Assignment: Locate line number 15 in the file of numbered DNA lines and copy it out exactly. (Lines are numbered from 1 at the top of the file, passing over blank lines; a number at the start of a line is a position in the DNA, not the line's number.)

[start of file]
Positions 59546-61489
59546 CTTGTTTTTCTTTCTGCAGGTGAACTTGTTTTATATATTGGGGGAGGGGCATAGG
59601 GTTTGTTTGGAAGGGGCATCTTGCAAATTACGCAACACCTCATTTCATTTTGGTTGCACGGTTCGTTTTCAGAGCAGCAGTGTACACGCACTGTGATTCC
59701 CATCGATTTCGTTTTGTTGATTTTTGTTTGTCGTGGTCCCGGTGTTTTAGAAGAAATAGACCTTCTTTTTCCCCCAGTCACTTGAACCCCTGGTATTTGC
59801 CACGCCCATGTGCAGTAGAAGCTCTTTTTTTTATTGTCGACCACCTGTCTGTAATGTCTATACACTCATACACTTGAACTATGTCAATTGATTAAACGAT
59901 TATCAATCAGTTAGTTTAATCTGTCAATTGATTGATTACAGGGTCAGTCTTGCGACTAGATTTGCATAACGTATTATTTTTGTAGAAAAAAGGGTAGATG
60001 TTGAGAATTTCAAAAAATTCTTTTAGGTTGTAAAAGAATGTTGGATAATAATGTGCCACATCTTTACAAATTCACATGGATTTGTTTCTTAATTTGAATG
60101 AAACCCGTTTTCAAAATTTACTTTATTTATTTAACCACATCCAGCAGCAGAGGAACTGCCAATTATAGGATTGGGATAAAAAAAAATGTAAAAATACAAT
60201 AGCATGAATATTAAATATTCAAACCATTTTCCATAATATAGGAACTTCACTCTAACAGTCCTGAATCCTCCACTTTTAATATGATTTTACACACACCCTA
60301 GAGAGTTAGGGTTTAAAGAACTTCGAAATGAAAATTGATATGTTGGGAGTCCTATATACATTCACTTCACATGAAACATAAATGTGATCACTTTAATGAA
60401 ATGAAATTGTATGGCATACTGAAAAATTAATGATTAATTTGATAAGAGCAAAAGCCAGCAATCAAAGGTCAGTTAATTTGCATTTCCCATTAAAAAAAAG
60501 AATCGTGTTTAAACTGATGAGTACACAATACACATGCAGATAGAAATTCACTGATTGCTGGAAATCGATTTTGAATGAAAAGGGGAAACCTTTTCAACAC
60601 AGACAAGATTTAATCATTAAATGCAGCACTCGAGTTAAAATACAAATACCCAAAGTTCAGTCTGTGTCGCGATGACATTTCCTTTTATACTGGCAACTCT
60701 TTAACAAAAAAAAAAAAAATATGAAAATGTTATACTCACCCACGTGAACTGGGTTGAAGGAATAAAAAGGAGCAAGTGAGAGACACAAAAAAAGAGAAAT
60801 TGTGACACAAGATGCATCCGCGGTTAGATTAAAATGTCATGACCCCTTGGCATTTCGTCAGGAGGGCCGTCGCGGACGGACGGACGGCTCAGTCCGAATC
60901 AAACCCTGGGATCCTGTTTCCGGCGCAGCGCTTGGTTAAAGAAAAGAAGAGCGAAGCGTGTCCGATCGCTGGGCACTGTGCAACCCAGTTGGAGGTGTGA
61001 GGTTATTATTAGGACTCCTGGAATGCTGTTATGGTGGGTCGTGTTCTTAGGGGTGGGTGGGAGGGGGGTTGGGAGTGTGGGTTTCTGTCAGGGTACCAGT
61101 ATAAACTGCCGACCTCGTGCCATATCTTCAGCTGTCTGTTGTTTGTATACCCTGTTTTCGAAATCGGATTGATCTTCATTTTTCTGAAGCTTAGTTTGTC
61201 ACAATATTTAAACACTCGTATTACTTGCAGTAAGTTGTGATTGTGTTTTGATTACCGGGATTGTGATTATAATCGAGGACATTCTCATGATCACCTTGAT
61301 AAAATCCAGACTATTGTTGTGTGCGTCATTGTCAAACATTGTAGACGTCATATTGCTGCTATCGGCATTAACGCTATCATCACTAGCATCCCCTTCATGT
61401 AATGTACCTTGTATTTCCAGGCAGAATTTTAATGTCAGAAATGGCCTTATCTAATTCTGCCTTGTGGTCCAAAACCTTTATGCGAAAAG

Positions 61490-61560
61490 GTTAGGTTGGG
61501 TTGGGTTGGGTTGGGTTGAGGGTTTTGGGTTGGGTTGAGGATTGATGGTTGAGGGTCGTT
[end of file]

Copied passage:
60801 TGTGACACAAGATGCATCCGCGGTTAGATTAAAATGTCATGACCCCTTGGCATTTCGTCAGGAGGGCCGTCGCGGACGGACGGACGGCTCAGTCCGAATC